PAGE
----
I’ve avoided writing the dreaded “Moxie has come to an end” blog for as long as possible, but overdue would be an understatement. Last Saturday, when I woke up and saw everyone packed and our rooms nearly empty, it felt so unreal. The eight weeks spent in NYC had been so incredible and it was sad to see that the amazing people, brilliant conversations and beautiful city were going to be behind me.
In all honesty, I did not know how or to what extent this experience was going to impact me or shape me as a young woman, a student, and an activist. My friend had mentioned that I was going to see things differently and that how I experience college, see the world and approach situations was going to change, and she was very right. Within the one week I’ve been back home, I’ve noticed that I did see things a bit differently; I was very keen of my surroundings and the situations I was in. I was hyperaware of the interactions I had and how I saw my friends and my sisters handle everyday situations.
But this is a very, very small part of what I have learned.
I learned that as much of a bliss ignorance is, it does not compare to the value and power of knowledge, and that we can learn not only from our professors and teachers with abbreviations before their names, but also from community members and leaders who know too well, the struggles as well as the solutions.
I learned that like most things, social justice and activism are processes rather than destinations (I know, cheesy). Some may not find their power through their voices, but maybe through their words or their art that speak louder than any voice.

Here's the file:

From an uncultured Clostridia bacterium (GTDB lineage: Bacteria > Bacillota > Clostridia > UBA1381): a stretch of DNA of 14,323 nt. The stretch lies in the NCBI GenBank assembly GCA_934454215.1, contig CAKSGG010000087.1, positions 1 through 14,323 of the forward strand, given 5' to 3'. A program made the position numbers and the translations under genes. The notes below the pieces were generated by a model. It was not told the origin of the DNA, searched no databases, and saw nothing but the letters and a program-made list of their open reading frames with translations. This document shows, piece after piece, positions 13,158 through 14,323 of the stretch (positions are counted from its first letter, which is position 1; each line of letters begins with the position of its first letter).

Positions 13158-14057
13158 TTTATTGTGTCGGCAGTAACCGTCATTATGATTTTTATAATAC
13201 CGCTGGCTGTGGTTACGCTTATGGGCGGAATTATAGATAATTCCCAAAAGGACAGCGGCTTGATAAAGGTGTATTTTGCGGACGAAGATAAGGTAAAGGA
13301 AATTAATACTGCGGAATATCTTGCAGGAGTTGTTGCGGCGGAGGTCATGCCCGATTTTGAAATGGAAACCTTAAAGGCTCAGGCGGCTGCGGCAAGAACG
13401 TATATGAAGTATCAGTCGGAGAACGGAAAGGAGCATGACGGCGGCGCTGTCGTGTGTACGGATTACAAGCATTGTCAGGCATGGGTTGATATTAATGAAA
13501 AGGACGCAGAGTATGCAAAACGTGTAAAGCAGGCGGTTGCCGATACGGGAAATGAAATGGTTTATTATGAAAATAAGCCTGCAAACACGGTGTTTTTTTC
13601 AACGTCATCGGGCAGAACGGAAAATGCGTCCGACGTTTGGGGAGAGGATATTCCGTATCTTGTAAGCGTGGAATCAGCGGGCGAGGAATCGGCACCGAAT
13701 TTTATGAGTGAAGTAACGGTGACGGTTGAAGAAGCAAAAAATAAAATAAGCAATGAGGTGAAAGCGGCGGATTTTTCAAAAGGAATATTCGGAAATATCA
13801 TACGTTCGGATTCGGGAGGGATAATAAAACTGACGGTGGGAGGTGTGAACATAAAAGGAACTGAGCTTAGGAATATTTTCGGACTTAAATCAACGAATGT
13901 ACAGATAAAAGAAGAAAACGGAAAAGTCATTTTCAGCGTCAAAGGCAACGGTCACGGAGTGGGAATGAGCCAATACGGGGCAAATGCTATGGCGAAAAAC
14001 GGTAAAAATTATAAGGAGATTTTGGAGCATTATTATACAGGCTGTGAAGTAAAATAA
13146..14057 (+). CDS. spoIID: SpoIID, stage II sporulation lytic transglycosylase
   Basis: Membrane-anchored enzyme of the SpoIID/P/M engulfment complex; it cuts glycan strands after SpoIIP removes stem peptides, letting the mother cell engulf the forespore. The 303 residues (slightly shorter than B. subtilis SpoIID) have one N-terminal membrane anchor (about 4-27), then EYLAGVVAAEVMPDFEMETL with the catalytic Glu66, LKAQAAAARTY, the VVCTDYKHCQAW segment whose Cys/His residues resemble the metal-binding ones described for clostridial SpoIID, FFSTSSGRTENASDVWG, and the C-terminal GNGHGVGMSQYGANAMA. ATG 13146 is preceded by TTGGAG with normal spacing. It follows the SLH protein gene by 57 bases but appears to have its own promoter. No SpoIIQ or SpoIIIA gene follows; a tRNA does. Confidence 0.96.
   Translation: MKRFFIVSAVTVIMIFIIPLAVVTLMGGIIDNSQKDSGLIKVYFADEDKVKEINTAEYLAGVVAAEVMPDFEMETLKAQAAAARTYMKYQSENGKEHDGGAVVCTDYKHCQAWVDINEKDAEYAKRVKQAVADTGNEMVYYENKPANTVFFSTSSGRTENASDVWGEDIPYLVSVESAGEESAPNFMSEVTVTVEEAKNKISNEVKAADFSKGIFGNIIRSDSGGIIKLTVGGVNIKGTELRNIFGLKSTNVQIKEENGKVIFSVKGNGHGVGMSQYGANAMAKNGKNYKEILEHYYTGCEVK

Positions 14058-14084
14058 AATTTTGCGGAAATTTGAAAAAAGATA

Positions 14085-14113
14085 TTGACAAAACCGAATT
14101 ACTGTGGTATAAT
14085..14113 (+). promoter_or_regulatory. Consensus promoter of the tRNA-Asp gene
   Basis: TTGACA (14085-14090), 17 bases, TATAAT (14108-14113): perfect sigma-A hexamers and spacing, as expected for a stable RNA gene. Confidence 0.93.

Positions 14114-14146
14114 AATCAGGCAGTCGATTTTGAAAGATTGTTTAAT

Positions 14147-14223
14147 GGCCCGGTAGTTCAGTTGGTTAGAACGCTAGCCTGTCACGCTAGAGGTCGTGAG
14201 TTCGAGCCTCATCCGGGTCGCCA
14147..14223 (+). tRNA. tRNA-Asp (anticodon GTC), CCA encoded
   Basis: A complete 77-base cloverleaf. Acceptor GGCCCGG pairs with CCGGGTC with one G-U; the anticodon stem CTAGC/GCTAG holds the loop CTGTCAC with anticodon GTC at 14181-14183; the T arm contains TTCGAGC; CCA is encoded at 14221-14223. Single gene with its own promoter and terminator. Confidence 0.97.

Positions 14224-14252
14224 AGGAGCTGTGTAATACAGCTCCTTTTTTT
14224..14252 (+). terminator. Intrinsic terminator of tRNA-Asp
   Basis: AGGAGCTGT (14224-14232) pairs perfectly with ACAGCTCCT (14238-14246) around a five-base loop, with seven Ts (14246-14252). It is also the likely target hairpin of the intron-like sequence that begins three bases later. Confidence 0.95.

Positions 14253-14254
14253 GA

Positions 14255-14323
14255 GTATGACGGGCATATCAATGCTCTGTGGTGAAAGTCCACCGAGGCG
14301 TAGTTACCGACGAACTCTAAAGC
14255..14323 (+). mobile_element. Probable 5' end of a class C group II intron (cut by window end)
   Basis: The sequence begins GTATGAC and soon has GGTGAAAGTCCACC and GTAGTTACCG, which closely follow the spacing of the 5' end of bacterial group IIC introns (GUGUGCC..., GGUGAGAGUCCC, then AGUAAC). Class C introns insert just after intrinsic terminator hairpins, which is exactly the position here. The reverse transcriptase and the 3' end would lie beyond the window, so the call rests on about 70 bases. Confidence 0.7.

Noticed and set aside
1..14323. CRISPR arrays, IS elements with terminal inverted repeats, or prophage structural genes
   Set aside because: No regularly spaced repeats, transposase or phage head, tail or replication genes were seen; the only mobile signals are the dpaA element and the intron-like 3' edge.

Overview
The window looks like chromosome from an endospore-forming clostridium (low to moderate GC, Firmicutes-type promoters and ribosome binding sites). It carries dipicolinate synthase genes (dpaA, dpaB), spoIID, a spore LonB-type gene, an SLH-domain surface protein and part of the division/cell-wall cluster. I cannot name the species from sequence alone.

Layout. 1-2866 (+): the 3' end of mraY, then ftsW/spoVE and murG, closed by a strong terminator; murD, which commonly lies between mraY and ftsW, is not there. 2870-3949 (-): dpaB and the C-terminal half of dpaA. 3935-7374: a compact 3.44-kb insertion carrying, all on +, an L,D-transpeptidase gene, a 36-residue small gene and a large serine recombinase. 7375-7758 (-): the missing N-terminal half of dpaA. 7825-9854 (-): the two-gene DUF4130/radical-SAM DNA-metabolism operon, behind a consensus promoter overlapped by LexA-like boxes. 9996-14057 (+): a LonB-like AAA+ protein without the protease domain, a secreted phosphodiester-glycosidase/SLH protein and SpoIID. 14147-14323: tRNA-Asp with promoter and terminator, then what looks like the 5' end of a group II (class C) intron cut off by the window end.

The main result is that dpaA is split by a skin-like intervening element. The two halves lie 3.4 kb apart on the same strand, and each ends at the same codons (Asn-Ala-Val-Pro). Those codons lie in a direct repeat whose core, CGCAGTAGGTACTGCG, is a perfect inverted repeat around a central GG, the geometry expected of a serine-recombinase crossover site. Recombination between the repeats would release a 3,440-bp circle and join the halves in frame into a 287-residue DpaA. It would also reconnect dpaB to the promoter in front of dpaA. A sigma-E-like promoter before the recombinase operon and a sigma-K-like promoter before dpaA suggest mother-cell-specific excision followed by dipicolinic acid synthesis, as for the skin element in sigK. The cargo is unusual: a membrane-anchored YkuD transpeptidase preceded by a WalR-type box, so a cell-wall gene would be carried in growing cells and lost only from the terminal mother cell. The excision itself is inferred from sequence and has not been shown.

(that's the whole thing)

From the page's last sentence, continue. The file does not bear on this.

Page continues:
I learned that if you want to solve an issue pertaining to a specific community, you need to speak to the members of the community. Especially if the issues at hand are involving young folks, we should encourage these young activists instead of discrediting them. We need to ensure that they are at the center of the conversations we’re having.
But most of all, I learned that every great thing takes time, so patience was going to be something I needed to remind myself of very often. When it all feels like it’s for nothing, or that there’s no progress being made, it was important to remind myself that the ‘small’ steps we find tedious are the ones that become the building blocks of great movements.
So, as much as I see that Moxie is over, it never really is. I’m so incredibly thankful for these eight weeks because I have learned so much from every reading, every seminar discussion and weekly reflection. And as scary as adult life seems, and as unsure as I am about what exactly to expect from my three more years of college, I know I’m going through these things with confidence, and perseverance. From the early days and the late nights, from the long commutes and 90 degree days, I could not be more thankful for this experience.